With the 2016 general election just days away, many believe voter suppression in this country needs to be a bigger part of the current political discussion. Voter suppression “is the real voter fraud,” stated Ari Berman, a senior contributing writer for The Nation magazine and author of Give Us the Ballot.
“We are focused on the wrong problem,” Berman has insisted. “All of us should be outraged. Instead of finding new ways to restrict voting rights, we have to think of new ways to expand, to make it easier to vote.”
The 1965 Voting Rights Act, which banned racial discrimination in voting practices by federal, state and local governments, is slowly being dismantled in recent years by many state legislatures. This is evident with new voter ID laws, redistricting, and inaccessible polling places that have disenfranchised millions of voters, many of whom are Black, as well as other people of color, poor people, college students and the elderly.
“I feel that we dropped the ball,” said Southern Poverty Law Center Outreach Director Lecia Brooks. She, Berman, longtime local activist and educational activist Dr. Josie Johnson, and Dameun Strange, executive director of the Northeast Minneapolis Arts Association, spoke on voting rights October 24 as part of Penumbra Theatre’s “Let’s Talk” series.
Strange is an artist and organizer who once worked with ACORN, a former national voter registration group (among other things) whose demise occurred after they lost funding amidst accusations that its members participated in voter fraud in the 2008 elections. He told the mostly White audience, “We had a system in place” to monitor such activity.
“Jimmy Carter in 1976 [during his presidential campaign] said everyone who is 18 years old should [be] automatically registered to vote,” said Berman. He pointed out that Oregon is now automatically registering voters when they apply for a state driver’s license or state ID. Why can’t this be done in every state?
“The only reason why we don’t do that is because some people don’t want everyone to vote,” said Berman. “Voting rights has been a regional issue and a racial issue.” The Republican Party has been the leader in the push for voter suppression, beginning shortly after Barack Obama’s 2008 election, explained Berman.
Berman briefly relayed a story of a 58-year-old Black man “who has voted his entire life” but moved from Illinois to Wisconsin. When he tried to get a photo ID in order to vote in his new state, “They [officials] wouldn’t give him a voter ID because his name on his birth certificate” had a clerical error. “He has the same first name and same last name, but it wasn’t entered properly,” explained Berman.
After at least seven back-and-forth trips between the two states, the man still can’t get an ID and will be ineligible to vote in November. “This is happening in 2016,” affirmed Berman.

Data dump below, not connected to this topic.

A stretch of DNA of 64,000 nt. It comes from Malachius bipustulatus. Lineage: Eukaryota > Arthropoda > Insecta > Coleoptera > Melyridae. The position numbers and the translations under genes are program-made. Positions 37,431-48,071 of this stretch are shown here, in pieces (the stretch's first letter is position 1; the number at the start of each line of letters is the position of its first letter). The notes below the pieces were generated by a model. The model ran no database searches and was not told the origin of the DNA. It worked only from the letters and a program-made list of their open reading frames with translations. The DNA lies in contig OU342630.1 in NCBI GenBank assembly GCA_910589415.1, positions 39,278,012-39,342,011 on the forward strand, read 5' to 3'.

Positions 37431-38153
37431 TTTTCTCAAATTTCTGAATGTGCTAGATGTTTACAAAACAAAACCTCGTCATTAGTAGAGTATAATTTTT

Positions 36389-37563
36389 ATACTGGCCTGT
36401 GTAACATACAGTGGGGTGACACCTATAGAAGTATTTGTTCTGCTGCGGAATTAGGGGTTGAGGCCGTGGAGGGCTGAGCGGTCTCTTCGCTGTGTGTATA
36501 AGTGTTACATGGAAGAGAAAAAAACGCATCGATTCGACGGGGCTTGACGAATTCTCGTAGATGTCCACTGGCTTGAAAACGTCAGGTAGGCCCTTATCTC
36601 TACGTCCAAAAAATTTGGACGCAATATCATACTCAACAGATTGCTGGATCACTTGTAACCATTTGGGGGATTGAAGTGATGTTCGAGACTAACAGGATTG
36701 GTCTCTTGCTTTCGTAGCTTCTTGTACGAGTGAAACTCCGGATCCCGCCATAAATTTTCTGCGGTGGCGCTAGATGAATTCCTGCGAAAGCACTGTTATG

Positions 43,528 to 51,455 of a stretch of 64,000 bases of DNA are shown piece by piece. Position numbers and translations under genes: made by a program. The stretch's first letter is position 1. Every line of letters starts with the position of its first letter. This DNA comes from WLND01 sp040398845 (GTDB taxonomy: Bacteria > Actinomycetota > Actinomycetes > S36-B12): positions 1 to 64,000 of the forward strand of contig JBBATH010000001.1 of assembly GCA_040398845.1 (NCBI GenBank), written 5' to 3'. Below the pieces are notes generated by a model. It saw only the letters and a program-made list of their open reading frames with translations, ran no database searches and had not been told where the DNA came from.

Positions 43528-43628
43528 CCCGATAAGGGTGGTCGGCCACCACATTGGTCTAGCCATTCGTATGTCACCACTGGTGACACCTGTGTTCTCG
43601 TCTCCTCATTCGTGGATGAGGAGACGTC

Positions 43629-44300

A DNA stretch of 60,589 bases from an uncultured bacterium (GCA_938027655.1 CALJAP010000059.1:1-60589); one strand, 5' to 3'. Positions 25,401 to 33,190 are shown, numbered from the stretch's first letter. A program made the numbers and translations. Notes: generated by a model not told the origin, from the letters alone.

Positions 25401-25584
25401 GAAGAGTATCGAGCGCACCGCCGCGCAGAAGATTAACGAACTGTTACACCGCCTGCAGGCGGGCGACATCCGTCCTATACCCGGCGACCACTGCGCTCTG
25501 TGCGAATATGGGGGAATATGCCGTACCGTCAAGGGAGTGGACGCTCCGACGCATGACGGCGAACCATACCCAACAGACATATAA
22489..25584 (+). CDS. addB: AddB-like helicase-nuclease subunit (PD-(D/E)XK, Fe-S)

Johnson also recalled when she was a youngster growing up in Texas fighting against a poll tax. “I wasn’t able to vote until 1952 in Massachusetts. Here am I a woman of 86 trying to understand what is going on now,” she said.
“The data shows that voter fraud, particularly voter impersonation, is a very small problem in America,” Berman later said to the MSR. “It has been blown…totally out of proportion. Meanwhile, the number of people who are turned away from the polls doesn’t get any coverage.”
Obama’s election as the first Black U.S. president became “a linchpin” that sparked “White racial anxiety…a low-level anxiety” that saw the rise of the Tea Party and other groups that convinced many Whites “to be racist and bigoted in public,” said Brooks. “People started thinking the country didn’t belong to them.”
Currently there is “the proliferation of ‘Trumpism,’ a small group of people controlling the narrative,” said Strange. “We had the ability to stop it, but [instead] we kept feeding it.”
Asked if, with the high dislike ratings for both major presidential candidates, this will directly impact voter turnout, Berman responded, “The U.S. is pretty stable. Even in our best year, the turnout is 60 percent. Regardless of who the candidates are, you can’t ignore the fact that 40 percent of the country is not voting, and we should be addressing that.
“It is going to be very interesting,” continued Berman. “People on one hand dislike both candidates, but on the other hand, a lot of folk are very fired up about it, too. We’ll see what happens.”
Minnesota and Wisconsin are among the top states in voter turnout, said Berman. “Almost 80 percent in Minnesota vote in presidential elections. I don’t think turnout will be that much different” this year.
No matter who wins the 2016 presidential election, “There are going to be a lot of upset people,” said Brooks. “So whoever [is elected] will have to spend their transition time bringing the country together.”
Charles Hallman welcomes reader responses to firstname.lastname@example.org.